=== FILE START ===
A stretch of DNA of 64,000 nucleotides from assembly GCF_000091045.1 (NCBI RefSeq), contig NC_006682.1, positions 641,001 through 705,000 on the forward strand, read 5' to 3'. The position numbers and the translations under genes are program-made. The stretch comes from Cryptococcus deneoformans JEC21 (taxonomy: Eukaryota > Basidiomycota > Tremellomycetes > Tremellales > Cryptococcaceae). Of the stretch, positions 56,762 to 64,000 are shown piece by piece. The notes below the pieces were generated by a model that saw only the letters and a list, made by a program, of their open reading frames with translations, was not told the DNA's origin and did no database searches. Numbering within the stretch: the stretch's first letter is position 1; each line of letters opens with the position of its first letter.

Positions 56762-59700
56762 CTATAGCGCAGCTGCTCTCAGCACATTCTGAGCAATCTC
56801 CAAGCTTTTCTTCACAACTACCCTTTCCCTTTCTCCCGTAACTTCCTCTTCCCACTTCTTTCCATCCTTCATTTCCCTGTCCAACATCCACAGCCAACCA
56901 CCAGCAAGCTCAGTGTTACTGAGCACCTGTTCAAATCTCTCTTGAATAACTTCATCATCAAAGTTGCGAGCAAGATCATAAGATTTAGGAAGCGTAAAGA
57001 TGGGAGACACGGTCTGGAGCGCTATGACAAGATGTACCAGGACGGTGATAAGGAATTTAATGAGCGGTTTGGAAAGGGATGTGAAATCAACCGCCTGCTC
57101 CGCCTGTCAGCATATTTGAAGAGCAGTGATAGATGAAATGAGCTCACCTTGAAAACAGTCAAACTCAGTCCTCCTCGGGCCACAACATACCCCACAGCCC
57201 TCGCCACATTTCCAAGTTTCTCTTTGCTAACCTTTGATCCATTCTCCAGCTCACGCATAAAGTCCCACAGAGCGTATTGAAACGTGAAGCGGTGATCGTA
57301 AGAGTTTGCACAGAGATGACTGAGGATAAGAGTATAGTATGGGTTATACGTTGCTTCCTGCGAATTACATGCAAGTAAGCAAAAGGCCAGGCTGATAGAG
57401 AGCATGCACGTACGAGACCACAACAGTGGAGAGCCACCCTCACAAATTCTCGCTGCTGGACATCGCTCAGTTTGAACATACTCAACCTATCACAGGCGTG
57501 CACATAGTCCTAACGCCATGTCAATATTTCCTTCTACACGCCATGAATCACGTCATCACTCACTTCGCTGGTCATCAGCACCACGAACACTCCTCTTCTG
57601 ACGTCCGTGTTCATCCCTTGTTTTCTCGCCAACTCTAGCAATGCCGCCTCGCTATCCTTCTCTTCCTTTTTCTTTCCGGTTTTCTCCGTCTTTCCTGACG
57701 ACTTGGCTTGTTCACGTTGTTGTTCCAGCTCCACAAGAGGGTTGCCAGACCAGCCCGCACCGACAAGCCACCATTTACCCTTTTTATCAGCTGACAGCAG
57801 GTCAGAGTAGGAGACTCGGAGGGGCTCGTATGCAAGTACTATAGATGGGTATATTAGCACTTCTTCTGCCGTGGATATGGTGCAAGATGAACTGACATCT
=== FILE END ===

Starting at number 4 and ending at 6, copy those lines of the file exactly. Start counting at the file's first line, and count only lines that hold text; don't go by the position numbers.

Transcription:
56801 CAAGCTTTTCTTCACAACTACCCTTTCCCTTTCTCCCGTAACTTCCTCTTCCCACTTCTTTCCATCCTTCATTTCCCTGTCCAACATCCACAGCCAACCA
56901 CCAGCAAGCTCAGTGTTACTGAGCACCTGTTCAAATCTCTCTTGAATAACTTCATCATCAAAGTTGCGAGCAAGATCATAAGATTTAGGAAGCGTAAAGA
57001 TGGGAGACACGGTCTGGAGCGCTATGACAAGATGTACCAGGACGGTGATAAGGAATTTAATGAGCGGTTTGGAAAGGGATGTGAAATCAACCGCCTGCTC